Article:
Protein May Increase Lifespan In Premature Aging, Heart Disease
By Juliana Chan | Featured Research
May 2, 2012
Scientists have discovered that they can dramatically increase the life span of mice with premature aging and heart disease by reducing levels of a protein called SUN1.
AsianScientist (May 2, 2012) – Scientists have discovered that they can dramatically increase the life span of mice with premature aging disease and heart disease by reducing levels of a protein called SUN1.
This research, published recently in the journal Cell, was a collaboration among the A*STAR Institute of Medical Biology (IMB) in Singapore, the National Institute of Allergy and Infectious Diseases (NIAID) in the United States, and the Institute of Cellular and System Medicine in Taiwan.
Children with progeria suffer symptoms of premature aging and mostly die in their early teens from either heart attack or stroke. Individuals with a specific type of heart disease, Emery-Dreifuss muscular dystrophy (AD-EDMD), suffer from muscle wasting and cardiomyopathy, which eventually leads to heart failure.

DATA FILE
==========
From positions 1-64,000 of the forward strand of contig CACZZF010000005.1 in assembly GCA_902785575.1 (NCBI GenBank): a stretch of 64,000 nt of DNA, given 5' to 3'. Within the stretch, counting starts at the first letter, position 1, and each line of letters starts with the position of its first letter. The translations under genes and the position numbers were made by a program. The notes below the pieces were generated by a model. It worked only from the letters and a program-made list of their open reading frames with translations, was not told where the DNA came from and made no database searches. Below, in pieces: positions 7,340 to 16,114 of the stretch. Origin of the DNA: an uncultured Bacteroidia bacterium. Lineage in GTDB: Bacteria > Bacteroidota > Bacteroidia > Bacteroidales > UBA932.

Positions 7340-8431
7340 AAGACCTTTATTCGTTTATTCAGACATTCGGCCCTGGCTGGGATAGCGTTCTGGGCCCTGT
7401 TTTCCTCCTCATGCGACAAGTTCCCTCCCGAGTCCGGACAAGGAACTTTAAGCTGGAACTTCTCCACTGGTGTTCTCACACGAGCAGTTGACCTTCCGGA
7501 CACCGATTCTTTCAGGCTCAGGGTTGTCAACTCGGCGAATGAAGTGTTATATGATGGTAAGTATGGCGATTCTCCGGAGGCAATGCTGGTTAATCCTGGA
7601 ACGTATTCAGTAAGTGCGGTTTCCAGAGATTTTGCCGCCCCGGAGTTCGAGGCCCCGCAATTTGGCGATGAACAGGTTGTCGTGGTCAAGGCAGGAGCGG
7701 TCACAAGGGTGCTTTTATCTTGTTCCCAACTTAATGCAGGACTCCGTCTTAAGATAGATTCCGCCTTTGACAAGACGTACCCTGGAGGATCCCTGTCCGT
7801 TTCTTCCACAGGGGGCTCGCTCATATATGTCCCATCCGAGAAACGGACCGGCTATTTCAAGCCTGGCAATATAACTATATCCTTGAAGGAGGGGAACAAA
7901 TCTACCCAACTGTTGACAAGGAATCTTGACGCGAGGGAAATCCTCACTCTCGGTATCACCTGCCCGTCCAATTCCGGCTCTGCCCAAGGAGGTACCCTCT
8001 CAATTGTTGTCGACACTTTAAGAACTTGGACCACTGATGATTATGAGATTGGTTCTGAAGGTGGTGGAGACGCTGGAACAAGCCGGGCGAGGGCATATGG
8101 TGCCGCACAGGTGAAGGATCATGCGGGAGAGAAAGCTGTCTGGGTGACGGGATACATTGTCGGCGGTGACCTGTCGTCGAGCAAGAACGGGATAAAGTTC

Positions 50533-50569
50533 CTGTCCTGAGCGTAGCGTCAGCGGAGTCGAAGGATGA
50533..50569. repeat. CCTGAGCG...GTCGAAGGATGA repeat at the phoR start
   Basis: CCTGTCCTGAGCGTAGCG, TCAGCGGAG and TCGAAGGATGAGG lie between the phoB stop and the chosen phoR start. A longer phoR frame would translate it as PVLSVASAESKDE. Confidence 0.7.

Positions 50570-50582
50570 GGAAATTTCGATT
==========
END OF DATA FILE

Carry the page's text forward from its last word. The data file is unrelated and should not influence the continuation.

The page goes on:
Both diseases are caused by mutations in Lamin A, a protein in the membrane surrounding a cell’s nucleus which provides mechanical support to the nucleus. SUN1 is a protein also found in the inner nuclear membrane, but there have been no previous studies to show how SUN1 interacts with the Lamin proteins.
To investigate if SUN1 had any involvement in diseases caused by mutations in Lamin A, the scientists inactivated SUN1 in mouse models developed for progeria and AD-EDMD. Instead of the short life spans commonly observed in these mouse models, the mice lived twice (progeria) and thrice (AD-EDMD) as long compared to when SUN1 levels were high.
“We actually expected that knocking out Sun1 in these mouse models would worsen their conditions and cause them to die faster but surprisingly we observed the opposite,” said IMB graduate student and co-author Rafidah Abdul Mutalif.
As mutations in Lamin A are frequently reported in hereditary cardiomyopathies, the scientists hope that their research findings may lead to a potential therapy for other forms of heart disease.
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